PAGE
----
I might ask my students to draw a visual depiction of their arguments as a “cover letter” to their argument paper, just to see whether they enjoy it and whether it helps them conceptualize their arguments in a different way. If they respond well, maybe I’ll think about giving them the option of doing a multimodal piece for their Rhetorical Reflection essay (the last essay of the semester). I imagine it will help them practice digital skills that they’ll need in the workplace, and help them associate creativity and freedom (and not just conformity) with composition.
I do tend to value written language over other forms of expression, but here, words allow me to hide behind my true feelings about the CO-150 research papers. If I had to draw a picture of my CO-150 classes, there would need to be a depiction of fresh, interesting ideas subordinate to a stale, old form. This blog post isn’t anything close to the coherent argument that I expect my students to write, but that image directly answers this week’s question. That, if anything, tells me that multimodal composition might offer the fresh, dynamic platform that students need to do justice to their ideas.
I’ve grown to understand feminism as a critical approach to gender, but not as a broadly social justice-oriented pedagogy. If someone asked showed me Jarrett’s definition of feminist pedagogy and asked me to label it, I’d probably label it as queer theory (which I understand as a broad theory that allows for things that do not conform to dominant standards, and explores who created those standards, why, etc.).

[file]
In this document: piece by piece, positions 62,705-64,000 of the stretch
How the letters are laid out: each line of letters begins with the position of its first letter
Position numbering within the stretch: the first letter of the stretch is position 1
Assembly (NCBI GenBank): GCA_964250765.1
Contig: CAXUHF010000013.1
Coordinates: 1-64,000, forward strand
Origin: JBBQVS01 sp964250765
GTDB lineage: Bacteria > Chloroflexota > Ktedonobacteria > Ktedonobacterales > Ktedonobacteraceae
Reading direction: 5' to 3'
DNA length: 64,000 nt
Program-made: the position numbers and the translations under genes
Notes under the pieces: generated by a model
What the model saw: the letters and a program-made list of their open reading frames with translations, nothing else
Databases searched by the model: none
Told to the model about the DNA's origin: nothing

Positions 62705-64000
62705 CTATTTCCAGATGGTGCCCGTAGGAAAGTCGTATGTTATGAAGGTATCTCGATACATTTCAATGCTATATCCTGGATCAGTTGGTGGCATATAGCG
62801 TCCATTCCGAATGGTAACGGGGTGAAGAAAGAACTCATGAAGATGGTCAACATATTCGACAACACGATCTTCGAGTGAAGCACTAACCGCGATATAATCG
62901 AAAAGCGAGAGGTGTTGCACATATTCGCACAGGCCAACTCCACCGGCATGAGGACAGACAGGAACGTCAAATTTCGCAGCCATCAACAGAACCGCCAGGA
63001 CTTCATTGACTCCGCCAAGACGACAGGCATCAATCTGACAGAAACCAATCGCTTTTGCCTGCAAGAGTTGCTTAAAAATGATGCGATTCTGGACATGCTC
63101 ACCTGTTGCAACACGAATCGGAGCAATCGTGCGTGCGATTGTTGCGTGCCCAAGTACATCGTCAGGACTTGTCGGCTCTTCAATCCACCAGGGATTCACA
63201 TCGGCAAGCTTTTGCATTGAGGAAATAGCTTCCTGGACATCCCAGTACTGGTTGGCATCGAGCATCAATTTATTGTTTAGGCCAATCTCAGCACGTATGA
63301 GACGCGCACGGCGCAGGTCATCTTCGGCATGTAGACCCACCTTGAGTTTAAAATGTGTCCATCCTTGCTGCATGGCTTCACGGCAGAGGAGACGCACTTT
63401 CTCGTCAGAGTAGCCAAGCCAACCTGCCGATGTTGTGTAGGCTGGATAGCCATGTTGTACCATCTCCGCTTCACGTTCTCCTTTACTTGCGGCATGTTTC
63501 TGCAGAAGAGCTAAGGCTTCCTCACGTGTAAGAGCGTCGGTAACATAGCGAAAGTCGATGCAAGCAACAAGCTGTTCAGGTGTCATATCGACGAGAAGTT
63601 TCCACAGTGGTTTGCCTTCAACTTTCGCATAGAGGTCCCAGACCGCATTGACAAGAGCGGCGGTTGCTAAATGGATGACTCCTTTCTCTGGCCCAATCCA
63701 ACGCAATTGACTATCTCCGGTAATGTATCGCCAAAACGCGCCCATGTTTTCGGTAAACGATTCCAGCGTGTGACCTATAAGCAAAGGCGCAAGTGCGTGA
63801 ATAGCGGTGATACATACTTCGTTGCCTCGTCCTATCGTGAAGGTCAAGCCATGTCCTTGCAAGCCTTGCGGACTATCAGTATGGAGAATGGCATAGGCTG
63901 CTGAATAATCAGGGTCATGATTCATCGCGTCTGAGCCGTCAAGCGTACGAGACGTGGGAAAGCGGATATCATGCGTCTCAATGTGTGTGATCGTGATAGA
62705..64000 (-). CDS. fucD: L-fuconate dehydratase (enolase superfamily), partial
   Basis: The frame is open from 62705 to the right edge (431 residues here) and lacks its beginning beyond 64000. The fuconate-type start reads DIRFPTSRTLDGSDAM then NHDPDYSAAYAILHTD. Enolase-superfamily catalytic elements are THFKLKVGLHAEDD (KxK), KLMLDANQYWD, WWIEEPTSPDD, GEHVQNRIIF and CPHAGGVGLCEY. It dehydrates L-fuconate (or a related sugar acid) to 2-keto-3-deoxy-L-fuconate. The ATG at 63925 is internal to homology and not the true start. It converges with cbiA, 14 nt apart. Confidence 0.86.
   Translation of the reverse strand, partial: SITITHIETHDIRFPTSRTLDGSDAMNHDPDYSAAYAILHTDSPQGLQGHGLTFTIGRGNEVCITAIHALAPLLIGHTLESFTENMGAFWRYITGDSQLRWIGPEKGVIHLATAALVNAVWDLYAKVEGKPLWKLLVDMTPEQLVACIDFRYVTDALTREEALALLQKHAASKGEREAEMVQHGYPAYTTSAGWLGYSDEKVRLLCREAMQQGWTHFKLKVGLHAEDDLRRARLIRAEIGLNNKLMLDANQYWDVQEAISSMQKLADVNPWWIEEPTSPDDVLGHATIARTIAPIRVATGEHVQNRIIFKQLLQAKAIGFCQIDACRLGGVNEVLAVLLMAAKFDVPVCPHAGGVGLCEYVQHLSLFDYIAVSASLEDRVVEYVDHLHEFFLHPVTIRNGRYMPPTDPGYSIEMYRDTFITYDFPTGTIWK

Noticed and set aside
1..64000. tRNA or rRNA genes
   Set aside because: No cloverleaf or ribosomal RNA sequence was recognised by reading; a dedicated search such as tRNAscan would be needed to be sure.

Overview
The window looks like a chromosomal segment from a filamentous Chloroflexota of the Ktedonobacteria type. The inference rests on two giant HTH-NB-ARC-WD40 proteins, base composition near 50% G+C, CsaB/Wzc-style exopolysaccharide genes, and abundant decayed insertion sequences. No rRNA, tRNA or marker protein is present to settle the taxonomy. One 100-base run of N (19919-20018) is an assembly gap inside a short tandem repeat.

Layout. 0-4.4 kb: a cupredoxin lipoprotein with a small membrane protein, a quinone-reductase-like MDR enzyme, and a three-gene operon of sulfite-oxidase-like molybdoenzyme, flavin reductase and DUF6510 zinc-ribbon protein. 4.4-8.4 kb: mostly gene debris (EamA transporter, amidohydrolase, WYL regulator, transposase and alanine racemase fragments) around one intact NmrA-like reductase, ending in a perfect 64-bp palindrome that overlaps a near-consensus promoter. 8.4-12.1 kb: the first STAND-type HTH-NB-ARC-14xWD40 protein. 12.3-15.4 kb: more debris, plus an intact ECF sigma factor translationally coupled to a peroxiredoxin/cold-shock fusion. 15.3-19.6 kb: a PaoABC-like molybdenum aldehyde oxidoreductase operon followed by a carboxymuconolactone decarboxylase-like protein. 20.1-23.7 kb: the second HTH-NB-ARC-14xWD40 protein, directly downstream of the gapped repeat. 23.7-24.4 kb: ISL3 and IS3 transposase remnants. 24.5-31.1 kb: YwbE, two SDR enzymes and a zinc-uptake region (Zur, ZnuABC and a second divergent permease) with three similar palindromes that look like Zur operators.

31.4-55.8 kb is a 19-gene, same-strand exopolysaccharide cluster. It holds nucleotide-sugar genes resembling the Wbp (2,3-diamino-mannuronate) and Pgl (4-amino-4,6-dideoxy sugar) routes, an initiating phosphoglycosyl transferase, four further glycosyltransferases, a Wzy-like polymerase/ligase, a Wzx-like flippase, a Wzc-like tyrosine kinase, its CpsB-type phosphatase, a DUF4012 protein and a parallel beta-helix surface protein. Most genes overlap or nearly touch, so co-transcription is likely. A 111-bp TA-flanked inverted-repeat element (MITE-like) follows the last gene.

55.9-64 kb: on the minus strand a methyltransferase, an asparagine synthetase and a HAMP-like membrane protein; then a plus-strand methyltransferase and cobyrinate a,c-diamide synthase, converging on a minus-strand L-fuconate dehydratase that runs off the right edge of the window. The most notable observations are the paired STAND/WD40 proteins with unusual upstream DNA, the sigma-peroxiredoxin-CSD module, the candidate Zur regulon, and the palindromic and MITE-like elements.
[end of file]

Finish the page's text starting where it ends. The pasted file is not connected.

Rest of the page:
That may just be a question of semantics, but thanks in large part to the media, feminism itself is a question of semantics. It’s still a dirty word. One that I don’t yet feel comfortable bringing into my composition class (except with one student, who is writing a paper about social media and gender stereotypes).
When I was 18 like most of my students, I wasn’t yet willing (or able) to look at the small, gendered moments in my own life. It would be exhausting to try to describe my relationship with the word “feminism” and how it helped me, in the end, begin to look critically at the role gender plays in my life and relationships, but these are the things that come to mind when I think about the word “feminism”:
a) I’ve brought this up in e501: in my very first class of college, a teacher superimposed a feminist reading of an Adrienne Rich poem over my interpretation in a way that made me unfairly equate all feminist pedagogy with didacticism.
b) I’ve known a lot of men who have been terribly hurt by being socialized as “tougher” than they were at heart.
c) I’ve been socialized to be “feminine” in ways that I value: to be communicative, emotionally attuned, to write.
d) When I was younger, a few feminist friends made me feel bad about the fact that I didn’t identify as a feminist.
e) I’ve had female friends who grew up feeling like being a woman was a bad thing, a cross to bear. To them, becoming “feminist” was a triumphant political act. I hadn’t felt that being a “woman” was so important to my identity growing up, and it took me a long time to recognize this as a privilege (and also to see that I’d been lying to myself, and that there were many “microsexist” moments in my life that I’d simply gotten used to).
f) I’ve known a lot of sexist men who expect women to conform to very specific roles (usually revolving around physical appearance), even while they call themselves “progressive.”
g) I can’t deny the negative cultural repercussions of growing up female that I took as a given for a long time (body image issues, the pressure to be a nonthreatening, agreeable presence to men, etc.)